Jonathan leads the Institute’s research on scenarios for retail innovation, growth and development, which originally formed part of the British Government’s work on technology foresight during the late 1990s and again in 2005. His work for NESTA on innovation in retailing in 2007-08 - as part of the Government’s Innovation in Services initiative - sought new conceptualisations, measurement approaches and analyses of the nature of innovation within the sector. In addition, he completed a study for the British Council of Shopping Centres on the Future of Retail Business Formats, which has significantly affected property firm investment strategies. He was part of the team partnering BI-School of Management, Oslo and the University of Berkeley in a NOK20mn (£2m) international collaborative project addressing value-driven service innovation, funded by the Research Council of Norway. Most recently, he has been chairman of a European Commission Expert Group on Retail Innovation & Competitiveness, and continues to support the trade bodies Eurocommerce and the British Retail Consortium in their championing of the sector to government. He has published, with Richard Cuthbertson, a study for Eurocommerce on Understanding the role of retailing and wholesaling within the European Union.
Finally, Jonathan leads the Institute’s work on retail productivity and skills, originally funded by the Department of Trade & Industry’s Retail Practitioner Group in 2003-04. This challenges preconceptions about the nature of, and reasons, for apparent productivity gaps between retailing in the UK, the US and France and contributed to a better understanding of the basis of international competitiveness. The work has been extended at the request of governments and commentators in France and Spain in 2007-8 and he is an active member of the ESRC/CNRS seminar programme in productivity and globalisation, with the Universities of Rennes and Stirling. This research was recently updated to reflect the impact of the recession, of the Internet and of international retailing on productivity and skills within the sector, funded by the British retail sector skills body, Skillsmart Retail, now People 1st.
The nature of retailing means that it is critical to Jonathan’s research that he remains in close contact with current retail practice and works to anticipate future developments within the industry. He is actively engaged with both retail practitioners and with policymakers interested in retail matters both in the UK and internationally.
Much of his research is conducted in association with retailers and industry bodies or draws upon their data and experience. Recent research partners include: the British Retail Consortium, Eurocommerce and the Association of Convenience Stores.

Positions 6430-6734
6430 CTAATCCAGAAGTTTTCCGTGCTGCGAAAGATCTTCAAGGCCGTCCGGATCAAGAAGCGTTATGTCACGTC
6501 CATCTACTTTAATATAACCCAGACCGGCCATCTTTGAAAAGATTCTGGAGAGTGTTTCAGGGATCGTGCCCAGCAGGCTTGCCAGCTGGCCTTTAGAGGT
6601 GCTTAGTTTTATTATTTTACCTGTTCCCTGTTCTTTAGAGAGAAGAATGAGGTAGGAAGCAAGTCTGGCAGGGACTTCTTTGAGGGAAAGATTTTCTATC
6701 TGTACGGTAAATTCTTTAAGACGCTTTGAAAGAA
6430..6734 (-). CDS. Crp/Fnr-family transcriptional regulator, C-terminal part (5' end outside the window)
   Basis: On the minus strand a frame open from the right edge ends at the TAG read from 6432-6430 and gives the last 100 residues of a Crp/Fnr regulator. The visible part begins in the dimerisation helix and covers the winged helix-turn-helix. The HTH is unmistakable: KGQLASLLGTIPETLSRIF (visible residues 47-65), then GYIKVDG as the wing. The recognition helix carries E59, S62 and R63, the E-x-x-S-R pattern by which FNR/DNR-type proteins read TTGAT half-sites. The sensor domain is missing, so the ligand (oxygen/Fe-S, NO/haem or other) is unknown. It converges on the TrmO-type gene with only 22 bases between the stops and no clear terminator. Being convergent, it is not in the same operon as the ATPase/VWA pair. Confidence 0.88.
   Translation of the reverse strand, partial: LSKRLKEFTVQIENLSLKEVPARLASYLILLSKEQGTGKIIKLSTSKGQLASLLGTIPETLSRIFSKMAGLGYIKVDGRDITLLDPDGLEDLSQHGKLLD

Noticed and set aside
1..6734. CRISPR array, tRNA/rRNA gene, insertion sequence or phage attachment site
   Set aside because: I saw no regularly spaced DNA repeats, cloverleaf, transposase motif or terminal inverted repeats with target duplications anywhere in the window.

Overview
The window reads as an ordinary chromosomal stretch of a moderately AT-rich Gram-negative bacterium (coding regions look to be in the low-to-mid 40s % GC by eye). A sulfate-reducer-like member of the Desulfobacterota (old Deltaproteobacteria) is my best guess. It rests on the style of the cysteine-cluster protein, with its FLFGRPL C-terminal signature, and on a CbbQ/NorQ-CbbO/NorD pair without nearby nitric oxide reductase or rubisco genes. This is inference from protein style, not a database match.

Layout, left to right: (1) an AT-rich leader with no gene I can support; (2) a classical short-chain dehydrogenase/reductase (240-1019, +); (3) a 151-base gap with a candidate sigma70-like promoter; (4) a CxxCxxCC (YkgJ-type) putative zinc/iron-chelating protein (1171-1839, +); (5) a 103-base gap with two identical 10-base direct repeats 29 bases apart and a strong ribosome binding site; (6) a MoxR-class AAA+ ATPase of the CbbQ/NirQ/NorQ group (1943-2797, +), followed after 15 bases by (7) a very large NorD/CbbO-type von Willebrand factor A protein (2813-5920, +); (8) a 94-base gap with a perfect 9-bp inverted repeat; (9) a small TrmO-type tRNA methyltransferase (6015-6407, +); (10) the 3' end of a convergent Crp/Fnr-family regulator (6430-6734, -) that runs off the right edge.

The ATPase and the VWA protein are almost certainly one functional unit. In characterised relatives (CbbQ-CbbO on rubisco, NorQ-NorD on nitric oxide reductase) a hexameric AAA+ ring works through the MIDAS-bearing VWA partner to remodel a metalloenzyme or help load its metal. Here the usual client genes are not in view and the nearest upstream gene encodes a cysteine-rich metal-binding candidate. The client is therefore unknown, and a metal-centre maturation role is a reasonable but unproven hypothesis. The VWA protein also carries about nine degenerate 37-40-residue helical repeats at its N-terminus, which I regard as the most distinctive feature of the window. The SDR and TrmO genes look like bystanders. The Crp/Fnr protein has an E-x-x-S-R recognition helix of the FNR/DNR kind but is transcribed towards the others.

Jonathan’s advice is also sought by government and industry bodies. He has recently been involved in the following projects:
Advising the European wholesale and retail trade organisation Eurocommerce
He is also a frequent speaker at retail industry gatherings, including recently:
Future High Street Summit 2016, Nottingham.
with Nick Everitt, ‘The Retail Business Model of the Future’, keynote paper at the World Retail Congress, Rome, September 2015.
‘Innovation and the Future of Shopping Centres’, paper presented at Italian Council of Shopping Centres, Milan, June 2015.
Independent Retailing Europe Conference, (2014), London, Keynote paper ‘Innovation & Change in Small Format Proximity Retailing’.
Jonathan is a skilled and experienced media communicator, and regularly contributes his insights on retail and consumer matters to the media including the BBC, The Times, The Independent, The Guardian, The Economist, The Financial Times, Business Week and The Wall Street Journal.
He is a member of the editorial boards of the International Review of Retail, Distribution and Consumer Research and the International Journal of Retail & Distribution Management. He speaks frequently at academic conferences on retailing internationally. Selected academic conference contributions include:
Jonathan teaches an elective in Retailing on the MBA programme, and provides Marketing lectures and tutorials on the School’s BA in Economics and Management. He also acts as a supervisor for Entrepreneurship Projects on the MBA programme each year, and contributes to Saïd Business School’s Executive Education portfolio. He supervises students undertaking the DPhil in Management Studies.
Central to his style of teaching is the bringing together of theory and practice, often by inviting practitioner guests. Jonathan is also a keen user of social media to support his teaching, particularly for undergraduates on the BA in Economics and Management, and he regularly updates a blog for the students as well as maintaining a topical Twitter feed reflecting on retail issues.
The MBA elective in retailing is jointly taught with a senior practitioner and regularly attracts a significant proportion of the MBA class.
Saïd Business School
University of Oxford
Park End Street